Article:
The skeleton of the basic or average dog. Slightly longer than tall with distance from withers to elbow approximately equal to the distance from elbow to ground. Brisket (bottom of chest) descends to elbow.
Every dog has the same number and kind of bones. What varies are the length of the bones and the angles at which they join, which differ from breed to breed and also from dog to dog within each breed. Bones are the building blocks of structure. Bones are classified according to shape and function. Long bones (the limbs) act as support columns. Short bones diffuse concussions in limbs when the dog runs or lands from a jump.
One of the functions of the bones is to supply a sufficient area for the attachment of muscles. Smooth muscles account for approximately one-third to one-half of the total body weight. Ligaments hold bones together, while tendons attach muscles to bones. Tendons are considered to be a part of the muscle structure; ligaments are not.
Angulation refers to the angles created by bones meeting at various joints (articulations), especially at the shoulder, upper and lower leg, the pelvic area, and the stifle, hock, and pastern. Bones meet one another in different kinds of joints, allowing different degrees and types of movement.
There are three basic canine joint types: the ball and socket joint, such as the hip and shoulder joints; the hinge joint, such as the elbow and knee joints; and the plane joint, such as the wrist and ankle joints. The joints are lubricated for smooth action by synovial fluid and are stabilized by tendons and ligaments.
Once more, structure and movement are inextricably linked. Without correct structure, good movement is not likely to happen.
The Front Assembly
The center of gravity in the dog is that point at which the entire weight can be considered concentrated. In the average dog, this weight center is generally slightly back and below the upper tips of the shoulder blades. Indicated by the black dot on Figure 2.
This center of gravity can vary from breed to breed, mostly depending upon the weight of the head and forequarters when compared to the rest of the dog. Much of the efficiency of the dog in motion is dependent upon the location and shifting of the center of gravity.
Since 60% of the weight of the dog is concentrated on the front (due to the head and neck), the front assembly of the dog is of vital importance to the function of the dog as a whole.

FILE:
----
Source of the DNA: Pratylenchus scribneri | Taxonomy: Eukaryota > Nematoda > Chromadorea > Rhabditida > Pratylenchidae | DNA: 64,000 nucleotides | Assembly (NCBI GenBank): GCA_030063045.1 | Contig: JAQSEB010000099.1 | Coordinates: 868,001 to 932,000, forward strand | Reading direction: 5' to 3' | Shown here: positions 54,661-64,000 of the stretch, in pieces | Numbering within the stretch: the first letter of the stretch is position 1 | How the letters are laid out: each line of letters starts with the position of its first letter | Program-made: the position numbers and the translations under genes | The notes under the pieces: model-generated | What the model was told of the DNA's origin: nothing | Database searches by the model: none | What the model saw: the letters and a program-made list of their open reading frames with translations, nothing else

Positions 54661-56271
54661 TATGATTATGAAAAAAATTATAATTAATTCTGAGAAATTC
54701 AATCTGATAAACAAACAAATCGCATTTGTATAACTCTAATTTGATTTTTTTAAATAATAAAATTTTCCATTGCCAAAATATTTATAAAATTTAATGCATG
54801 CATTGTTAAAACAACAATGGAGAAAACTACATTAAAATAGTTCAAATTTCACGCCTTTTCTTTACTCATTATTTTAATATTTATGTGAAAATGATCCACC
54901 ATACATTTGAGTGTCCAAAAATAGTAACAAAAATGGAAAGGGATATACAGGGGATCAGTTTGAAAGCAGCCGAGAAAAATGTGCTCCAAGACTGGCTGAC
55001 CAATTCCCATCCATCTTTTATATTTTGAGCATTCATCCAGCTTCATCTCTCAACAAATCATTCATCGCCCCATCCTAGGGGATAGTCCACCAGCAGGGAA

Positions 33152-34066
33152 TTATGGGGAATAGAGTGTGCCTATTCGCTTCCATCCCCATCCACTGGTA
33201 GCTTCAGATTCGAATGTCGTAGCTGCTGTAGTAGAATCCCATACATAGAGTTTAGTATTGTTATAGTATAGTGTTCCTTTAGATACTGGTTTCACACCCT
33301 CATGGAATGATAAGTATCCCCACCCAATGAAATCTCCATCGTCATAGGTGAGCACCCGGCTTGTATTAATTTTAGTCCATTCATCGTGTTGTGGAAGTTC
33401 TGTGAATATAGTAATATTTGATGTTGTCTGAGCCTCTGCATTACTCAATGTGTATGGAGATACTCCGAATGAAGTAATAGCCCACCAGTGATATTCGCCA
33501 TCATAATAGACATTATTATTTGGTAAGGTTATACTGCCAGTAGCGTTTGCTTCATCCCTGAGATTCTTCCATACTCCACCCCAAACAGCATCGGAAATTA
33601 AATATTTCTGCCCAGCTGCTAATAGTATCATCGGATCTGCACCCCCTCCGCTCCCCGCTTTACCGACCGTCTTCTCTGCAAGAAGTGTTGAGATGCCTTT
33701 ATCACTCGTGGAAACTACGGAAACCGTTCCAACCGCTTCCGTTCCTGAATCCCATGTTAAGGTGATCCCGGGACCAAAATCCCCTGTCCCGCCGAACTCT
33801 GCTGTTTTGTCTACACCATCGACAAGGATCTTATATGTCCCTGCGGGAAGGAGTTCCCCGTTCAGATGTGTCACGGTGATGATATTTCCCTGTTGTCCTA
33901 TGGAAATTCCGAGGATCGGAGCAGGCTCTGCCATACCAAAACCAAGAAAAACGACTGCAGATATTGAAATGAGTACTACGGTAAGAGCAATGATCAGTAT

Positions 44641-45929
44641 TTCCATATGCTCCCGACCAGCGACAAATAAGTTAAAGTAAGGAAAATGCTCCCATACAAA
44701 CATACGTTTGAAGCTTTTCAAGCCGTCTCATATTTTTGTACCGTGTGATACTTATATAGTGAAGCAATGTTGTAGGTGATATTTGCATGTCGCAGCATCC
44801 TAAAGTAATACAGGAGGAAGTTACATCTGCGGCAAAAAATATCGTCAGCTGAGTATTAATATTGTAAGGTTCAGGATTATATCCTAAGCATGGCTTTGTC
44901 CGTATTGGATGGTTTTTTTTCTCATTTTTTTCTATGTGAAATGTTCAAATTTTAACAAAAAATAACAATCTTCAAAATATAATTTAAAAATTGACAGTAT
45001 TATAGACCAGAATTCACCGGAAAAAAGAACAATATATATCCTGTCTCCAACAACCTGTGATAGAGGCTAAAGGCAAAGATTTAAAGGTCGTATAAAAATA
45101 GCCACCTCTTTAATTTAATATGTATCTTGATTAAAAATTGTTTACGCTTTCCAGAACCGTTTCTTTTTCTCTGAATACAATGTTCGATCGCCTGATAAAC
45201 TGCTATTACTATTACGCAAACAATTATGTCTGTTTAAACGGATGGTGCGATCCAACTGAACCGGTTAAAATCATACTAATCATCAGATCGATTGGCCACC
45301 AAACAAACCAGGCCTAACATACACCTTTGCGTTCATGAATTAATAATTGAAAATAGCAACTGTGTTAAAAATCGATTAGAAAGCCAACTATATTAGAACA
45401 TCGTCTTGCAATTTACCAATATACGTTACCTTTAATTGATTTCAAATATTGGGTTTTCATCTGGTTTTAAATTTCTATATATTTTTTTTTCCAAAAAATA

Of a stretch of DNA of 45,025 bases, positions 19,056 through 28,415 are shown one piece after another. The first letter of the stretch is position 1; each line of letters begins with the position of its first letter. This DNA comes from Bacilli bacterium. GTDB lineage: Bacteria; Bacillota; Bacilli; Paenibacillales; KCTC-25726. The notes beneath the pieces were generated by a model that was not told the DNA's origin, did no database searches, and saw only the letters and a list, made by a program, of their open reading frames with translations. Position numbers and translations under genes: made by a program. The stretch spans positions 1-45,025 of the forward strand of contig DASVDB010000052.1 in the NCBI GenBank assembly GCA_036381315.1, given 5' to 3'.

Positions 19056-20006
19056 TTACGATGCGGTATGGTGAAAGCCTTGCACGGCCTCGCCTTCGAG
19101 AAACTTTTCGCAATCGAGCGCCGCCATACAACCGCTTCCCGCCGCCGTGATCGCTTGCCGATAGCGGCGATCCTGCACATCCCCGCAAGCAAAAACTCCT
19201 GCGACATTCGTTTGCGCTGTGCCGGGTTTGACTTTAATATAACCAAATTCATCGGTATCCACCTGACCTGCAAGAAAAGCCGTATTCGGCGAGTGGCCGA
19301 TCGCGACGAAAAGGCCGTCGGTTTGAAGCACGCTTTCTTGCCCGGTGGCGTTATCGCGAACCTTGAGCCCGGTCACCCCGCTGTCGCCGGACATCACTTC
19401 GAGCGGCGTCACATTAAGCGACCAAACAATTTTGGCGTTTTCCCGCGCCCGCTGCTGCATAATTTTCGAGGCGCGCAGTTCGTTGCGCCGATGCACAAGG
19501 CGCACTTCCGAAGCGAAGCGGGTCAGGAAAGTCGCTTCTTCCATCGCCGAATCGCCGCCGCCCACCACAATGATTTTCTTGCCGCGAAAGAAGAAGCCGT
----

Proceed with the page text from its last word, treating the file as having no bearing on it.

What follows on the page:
Most of this weight is flexibly carried by the forelimbs, using ONLY muscles and tendons.
Figure 2 – The Front Assembly
The front (or forequarter) assembly of the dog is composed of:
- Shoulder blade (scapula)
- Upper arm (humerus)
- Elbow (olecranon)
- Forearm (ulna/radius)
- Pastern (metacarpals)
- Foot (phalanges)
The upper, larger edge of the shoulder blade is slightly below the spines of the spinal (vertebral) column. The shoulder blade has no joint connection with the upper chest and spine but lies between them and is fused to a flat muscle attached at the 3rd–9th vertebrae.
Figure 3 – Shoulder Joint
The articulation of the shoulder blade with the upper arm forms the shoulder joint.
Figure 4 – Shoulder Angle and Return of Upper Arm
The shoulder blade (scapula) lies ideally at a 45-degree angle to the ground against the upper front section of the chest (thorax), with the lower forward point (joint) at about the first rib or frontal opening of the chest. From the point of the shoulder, the angle between the blade and the upper arm is perceived to be approximately 90 degrees.
The 90-degree angle formed by the shoulder joint enables the dog to stand well over its forelimbs due to the return of the upper arm to the elbow, which in the average dog is set in a line under the withers.
Layback of shoulder blade and tilt of pelvis determine forward reach in front, under reach, and rear drive behind.